a spontaneous Helytimes Book Prize For Excellence is awarded to God Save Texas by Lawrence Wright. Absolutely fantastic. The Alamo, Marfa, Willie Nelson, Ann Richards, how the legislature works, the Kennedy assassination, Spindletop, everything you’d want to read about in a book about Texas is succinctly, thoughtfully, humorously explored.
A special bonus: this book has a firsthand account of the 1999 Matthew McConaughey “bongos incident.”
Morrow quotes McCarthy as saying that “even people who write well can’t write novels… They assume another sort of voice and a weird, affected kind of style. They think, ‘O now I’m writing a novel,’ and something happens. They write really good essays… but goddamn, the minute they start writing a novel they go crazy“
In early 2008 Texas State University announced they’d acquired Cormac McCarthy’s papers. The next year they made them available to scholars. Now two books based on rummaging around in these notes have appeared.
This one, by Michael Lynn Crews, explores the literary influences McCarthy drew on, which authors and books he had quotes from buried in his papers.
The quote about novelists going crazy is from a letter exchange McCarthy was having re: Ron Hanson’s novel Desperadoes, which McCarthy admired.
This one, by Daniel Robert King, takes more of a semi-biographical approach, tracing out what we can learn about McCarthy from his correspondence with agents and editors. A sample:
Bought these books because it gives confidence to observe that somebody whose writing sounds like it emerged pronounced from the cliffs like some kind of Texas Quran had to work and revise and toss stuff and chisel to get there.
From these books it is clear:
- McCarthy is a meticulous and patient rewriter
- it took decades for his work to gain any significant recognition
- he was helped with seeming love and care by editor Albert Erskine.
- he was patient, open, yet confident in editorial correspondence
These books are not necessary for the casual personal library, but if you enjoy gnawing on literary scraps, recommend them both. From King:
However, in this same letter, he acknowledges that “the truth is that the historical material is really – to me – little more than a framework upon which to hang a dramatic inquiry into the nature of destiny and history and the uses of reason and knowledge and the nature of evil and all these sorts of things which have plagued folks since there were folks.”
In anticipation of a trip to Texas, I got this one off the shelf. Neither McMurtry’s best (that would be Walter Benjamin at the Dairy Queen, in which he gives a recipe for lime Dr. Pepper) or his worst (that would be Paradise, where he proves his point that Tahiti is boring), in this fan’s opinion.
McMurtry’s essay on the sexual attitudes of the post-frontier Texas of his youth is pretty interesting:
He also says it wasn’t a big deal in his youth for a young man to have sex with a cow or pig.
Found this picture on Thomas Ricks’ blog. USA! USA!
170831-N-KL846-150 VIDOR, Texas (Aug. 31, 2017) Naval Aircrewman (Helicopter) 2nd Class Jansen Schamp, a native of Denver, Colorado and assigned to the Dragon Whales of Helicopter Sea Combat Squadron (HSC) 28, rescues two dogs at Pine Forrest Elementary School, a shelter that required evacuation after flood waters from Hurricane Harvey reached its grounds. The mission resulted in the rescue of seven adults, seven children and four dogs. (U.S. Navy Video by Mass Communication Specialist 1st Class Christopher Lindahl/Released)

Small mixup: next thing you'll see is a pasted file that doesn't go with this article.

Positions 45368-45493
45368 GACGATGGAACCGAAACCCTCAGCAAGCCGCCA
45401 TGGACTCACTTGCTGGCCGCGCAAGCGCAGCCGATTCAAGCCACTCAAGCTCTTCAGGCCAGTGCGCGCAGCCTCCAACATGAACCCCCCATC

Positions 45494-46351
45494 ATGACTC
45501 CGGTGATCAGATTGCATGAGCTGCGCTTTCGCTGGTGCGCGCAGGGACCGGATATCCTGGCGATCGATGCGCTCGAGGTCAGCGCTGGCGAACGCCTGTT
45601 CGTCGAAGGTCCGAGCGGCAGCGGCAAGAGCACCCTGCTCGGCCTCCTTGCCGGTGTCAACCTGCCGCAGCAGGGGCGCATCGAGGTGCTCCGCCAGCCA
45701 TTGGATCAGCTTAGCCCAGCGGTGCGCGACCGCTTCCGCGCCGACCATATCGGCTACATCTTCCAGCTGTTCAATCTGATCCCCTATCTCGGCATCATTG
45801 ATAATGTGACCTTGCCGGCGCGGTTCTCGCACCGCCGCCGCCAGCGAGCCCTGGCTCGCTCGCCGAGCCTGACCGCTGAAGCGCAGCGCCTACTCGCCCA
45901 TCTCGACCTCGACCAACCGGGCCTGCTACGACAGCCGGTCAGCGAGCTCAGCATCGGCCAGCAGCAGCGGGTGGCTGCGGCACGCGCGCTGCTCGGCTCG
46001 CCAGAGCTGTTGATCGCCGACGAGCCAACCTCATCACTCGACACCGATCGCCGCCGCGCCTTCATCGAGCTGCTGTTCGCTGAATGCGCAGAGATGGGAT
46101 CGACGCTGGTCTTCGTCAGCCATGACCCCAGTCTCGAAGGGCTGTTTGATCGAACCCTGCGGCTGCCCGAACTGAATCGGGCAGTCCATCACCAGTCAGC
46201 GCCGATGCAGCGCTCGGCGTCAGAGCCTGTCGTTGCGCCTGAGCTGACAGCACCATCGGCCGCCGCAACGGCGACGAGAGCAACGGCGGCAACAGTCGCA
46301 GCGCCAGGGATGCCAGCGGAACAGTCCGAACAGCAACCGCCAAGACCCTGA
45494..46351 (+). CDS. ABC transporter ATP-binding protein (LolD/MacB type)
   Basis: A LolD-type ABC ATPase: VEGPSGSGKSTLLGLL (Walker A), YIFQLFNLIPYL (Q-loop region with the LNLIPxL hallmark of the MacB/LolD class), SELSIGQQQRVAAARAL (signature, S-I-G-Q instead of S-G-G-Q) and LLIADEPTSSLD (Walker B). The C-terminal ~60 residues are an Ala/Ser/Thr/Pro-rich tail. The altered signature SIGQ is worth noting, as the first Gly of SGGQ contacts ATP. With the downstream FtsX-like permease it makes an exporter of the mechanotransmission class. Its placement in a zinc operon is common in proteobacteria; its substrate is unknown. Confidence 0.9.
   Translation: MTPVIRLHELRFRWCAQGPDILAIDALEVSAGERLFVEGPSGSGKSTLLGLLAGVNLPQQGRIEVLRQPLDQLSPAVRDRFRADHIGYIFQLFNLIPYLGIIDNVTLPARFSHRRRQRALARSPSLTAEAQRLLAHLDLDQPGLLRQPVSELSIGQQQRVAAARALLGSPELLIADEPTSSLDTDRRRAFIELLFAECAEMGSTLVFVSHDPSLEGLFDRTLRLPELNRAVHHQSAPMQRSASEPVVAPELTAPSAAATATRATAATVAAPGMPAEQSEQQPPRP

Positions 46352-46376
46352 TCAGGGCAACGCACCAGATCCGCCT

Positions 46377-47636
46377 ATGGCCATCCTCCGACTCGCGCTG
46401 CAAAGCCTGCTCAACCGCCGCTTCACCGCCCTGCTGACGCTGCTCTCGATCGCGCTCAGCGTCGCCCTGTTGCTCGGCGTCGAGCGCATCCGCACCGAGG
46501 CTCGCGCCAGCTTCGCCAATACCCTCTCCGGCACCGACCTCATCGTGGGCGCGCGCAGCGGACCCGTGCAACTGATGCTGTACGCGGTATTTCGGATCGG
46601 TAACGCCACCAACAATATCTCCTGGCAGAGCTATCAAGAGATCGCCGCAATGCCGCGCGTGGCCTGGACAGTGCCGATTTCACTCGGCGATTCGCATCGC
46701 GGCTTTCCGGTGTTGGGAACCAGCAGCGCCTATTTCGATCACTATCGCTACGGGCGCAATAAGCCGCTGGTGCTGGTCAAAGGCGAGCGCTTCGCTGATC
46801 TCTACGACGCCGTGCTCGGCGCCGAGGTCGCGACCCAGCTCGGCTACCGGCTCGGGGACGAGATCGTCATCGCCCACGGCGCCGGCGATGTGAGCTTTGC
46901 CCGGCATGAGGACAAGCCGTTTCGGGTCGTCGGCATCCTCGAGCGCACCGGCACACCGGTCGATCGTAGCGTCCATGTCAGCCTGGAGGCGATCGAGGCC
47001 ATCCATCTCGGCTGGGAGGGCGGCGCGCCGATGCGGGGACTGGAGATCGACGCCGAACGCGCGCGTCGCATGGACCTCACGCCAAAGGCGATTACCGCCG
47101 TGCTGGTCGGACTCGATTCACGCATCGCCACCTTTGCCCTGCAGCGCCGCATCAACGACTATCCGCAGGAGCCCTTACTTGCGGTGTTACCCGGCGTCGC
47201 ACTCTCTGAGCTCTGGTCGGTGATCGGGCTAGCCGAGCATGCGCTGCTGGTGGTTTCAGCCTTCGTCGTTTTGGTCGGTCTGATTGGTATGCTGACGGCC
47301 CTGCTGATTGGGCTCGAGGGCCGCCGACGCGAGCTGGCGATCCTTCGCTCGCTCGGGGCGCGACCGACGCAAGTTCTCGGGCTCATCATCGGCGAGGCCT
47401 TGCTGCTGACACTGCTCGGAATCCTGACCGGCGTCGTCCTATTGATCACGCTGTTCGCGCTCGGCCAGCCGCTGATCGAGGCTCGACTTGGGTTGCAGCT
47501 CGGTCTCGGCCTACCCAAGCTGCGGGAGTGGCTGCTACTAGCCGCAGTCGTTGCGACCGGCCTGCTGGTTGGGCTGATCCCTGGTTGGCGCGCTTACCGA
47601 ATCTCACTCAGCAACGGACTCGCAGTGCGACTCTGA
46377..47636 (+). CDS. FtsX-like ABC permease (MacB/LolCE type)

Reminded of a claim that Goebbels was forever frustrated the Nazis couldn’t make propaganda as good as what the USA churned out.
Worth signing up or whatever you need to do to read Ricks’ blog.
Here’s a good post about the situation in Afghanistan.
Here’s a good one about “15 assumptions about the behavior of North Korea’s Kim family regime”
And his reliefs and suspensions specials never fail to have one or two that would probably make a compelling movie. At a secret Air Force base in Tunisia, a beloved commander lets his guys drink as much as they want and forms a dangerous relationship with a teenage subordinate.
Strong endorse to an audio only, 1 hour 42 minute semi-memoir by Robert Caro, boiling down the central ideas of The Power Broker and the LBJ series. If you’ve read every single extant interview with Robert Caro, as I have, some of its repetitive but I loved it and loved listening to Caro’s weird New York accent.
Two details: he tells how James Rowe, an aide to FDR, told him that FDR was such a genius about politics that when he discussed it almost no one could even understand him. But Lyndon Johnson understood everything.
Caro tells that when LBJ ran for Congress the first time, he promised to bring electricity. Women had to haul water from the well with a rope. A full bucket of water was heavy. Women would become bent, a Hill Country term for stooped over. LBJ campaigned saying, if you vote for me, you won’t be bent. You won’t look at forty the way your mother looked at forty.
Some real talk from Larry McMurtry
One of these days I’m going to rank all of McMurtry’s non-fiction books. They’re all chatty and great. This is the single best one.
Either Film Flam or Hollywood tells what it’s like to be friends with Diane Keaton and her mom.
McMurtry has really meant a lot to me. Here are some other posts about him:
Study of McConaughey is always rewarding. The best part of the above video is the first few seconds :12-:36